The turbulent collaboration between legendary British comedy duo Dudley Moore and Peter Cook is explored in this biographical feature that traces the career of the pair from their early days in the groundbreaking Beyond the Fringe comedy troupe to their later status as foul-mouthed filth kings Derek and Clive. From the moment Moore (Aidan McArdle) and Cook (Rhys Ifans) met as undergraduate students, their comic sensibilities were perfectly intertwined. Though in public their remarkable wit and uncanny sense of timing would gain the pair international acclaim, when the bright lights of the stage went dim, Cook and Moore were burning from the inside with bitter resentment. ~ Jason Buchanan, Rovi
Rent movies and games by mail without a monthly subscription and pay only for the movies and games you want. Blockbuster By Mail Subscribers can use it to get even more rentals each month. You'll have 7 days to watch, then return in the prepaid mailer.
No subscription required. Usually ships in 24 hours.
Blockbuster Instant Video
Watch thousands of movies instantly on your TV, tablet, mobile phone or computer with no monthly subscription.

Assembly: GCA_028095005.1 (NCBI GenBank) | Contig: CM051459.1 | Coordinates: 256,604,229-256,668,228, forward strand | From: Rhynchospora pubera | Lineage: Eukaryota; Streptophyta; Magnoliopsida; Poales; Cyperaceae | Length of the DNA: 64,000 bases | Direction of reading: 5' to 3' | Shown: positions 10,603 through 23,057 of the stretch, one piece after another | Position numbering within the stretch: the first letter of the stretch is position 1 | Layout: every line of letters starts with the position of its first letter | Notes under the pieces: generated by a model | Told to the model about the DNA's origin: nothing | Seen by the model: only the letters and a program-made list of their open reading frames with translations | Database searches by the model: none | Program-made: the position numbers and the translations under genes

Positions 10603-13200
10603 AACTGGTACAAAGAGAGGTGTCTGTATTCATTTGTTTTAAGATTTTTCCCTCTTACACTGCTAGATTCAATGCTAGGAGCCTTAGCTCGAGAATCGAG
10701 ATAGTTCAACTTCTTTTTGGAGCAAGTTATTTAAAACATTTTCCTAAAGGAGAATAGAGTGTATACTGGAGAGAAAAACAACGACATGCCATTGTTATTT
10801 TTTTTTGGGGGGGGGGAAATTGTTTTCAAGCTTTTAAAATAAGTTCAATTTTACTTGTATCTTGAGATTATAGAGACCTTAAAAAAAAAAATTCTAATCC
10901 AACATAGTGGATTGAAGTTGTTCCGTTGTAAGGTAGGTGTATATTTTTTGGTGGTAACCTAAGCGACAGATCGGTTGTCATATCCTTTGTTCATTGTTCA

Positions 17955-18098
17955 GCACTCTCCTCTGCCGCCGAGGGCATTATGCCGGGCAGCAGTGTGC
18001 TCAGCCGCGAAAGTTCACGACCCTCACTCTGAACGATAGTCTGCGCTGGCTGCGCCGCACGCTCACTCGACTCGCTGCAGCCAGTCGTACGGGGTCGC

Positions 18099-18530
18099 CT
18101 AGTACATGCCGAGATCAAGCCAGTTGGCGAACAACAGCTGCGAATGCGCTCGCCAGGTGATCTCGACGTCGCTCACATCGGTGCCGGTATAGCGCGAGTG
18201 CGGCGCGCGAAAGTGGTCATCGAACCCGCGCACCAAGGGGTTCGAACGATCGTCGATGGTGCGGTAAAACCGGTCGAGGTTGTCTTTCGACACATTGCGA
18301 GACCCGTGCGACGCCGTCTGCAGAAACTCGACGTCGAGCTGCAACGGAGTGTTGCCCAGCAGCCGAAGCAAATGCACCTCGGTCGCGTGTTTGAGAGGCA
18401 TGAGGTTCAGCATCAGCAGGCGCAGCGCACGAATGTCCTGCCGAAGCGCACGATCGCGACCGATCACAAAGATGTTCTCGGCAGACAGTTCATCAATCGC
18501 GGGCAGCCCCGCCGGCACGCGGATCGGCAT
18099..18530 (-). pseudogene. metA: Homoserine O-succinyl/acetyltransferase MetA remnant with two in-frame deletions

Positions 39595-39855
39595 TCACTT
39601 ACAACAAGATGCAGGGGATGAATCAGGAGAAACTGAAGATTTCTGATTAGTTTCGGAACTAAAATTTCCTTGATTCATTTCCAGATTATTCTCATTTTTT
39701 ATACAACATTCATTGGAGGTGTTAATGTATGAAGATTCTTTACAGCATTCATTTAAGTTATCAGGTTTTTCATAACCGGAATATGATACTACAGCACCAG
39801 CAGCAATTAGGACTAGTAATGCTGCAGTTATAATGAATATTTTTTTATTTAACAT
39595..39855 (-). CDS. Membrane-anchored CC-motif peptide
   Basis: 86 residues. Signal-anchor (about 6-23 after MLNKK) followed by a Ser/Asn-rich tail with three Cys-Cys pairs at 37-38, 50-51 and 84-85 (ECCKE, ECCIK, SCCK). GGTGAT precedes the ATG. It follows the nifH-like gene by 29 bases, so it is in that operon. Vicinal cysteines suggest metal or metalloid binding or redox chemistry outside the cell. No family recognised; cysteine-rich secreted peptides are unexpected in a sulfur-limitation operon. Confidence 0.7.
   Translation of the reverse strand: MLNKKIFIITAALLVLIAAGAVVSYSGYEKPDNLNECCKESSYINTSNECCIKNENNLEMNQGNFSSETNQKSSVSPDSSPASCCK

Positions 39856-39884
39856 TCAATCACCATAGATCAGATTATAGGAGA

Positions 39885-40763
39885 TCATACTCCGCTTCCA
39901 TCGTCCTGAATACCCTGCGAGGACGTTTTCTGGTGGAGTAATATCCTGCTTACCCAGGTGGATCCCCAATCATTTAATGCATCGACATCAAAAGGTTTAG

You pay only for what you watch.
For any of us old-timers who remember the ground-breaking British review "Beyond the Fringe," & the four funny fellows who created it (Jonathan Miller, Alan Bennett, Peter Cook & Dudley Moore), NOT ONLY BUT ALWAYS--made for British television--should be an eye-opening remembrance of (good) things past. Based partly on Cook's biography, & well written/directed by Terry Johnson, this is one of those warts-&-all movie bios, accomplished with biting sarcasm, lots of wit and elliptical scenes that move back and forth in time, slowly progressing onwards & downwards. Framed by the ghostly duo of Cook and Moore in a cinema, watching their lives unspool, the movie immediately tosses you into the midst of things and thus takes some getting used to. Stick with it; the rewards are great. Rhys Ifans (Cook) gets better with each new role and relative newcomer Aidan McArdle ("Ella Enchanted") makes a terrific Moore. The witty, understated ending--given all that's gone before--is supremely moving.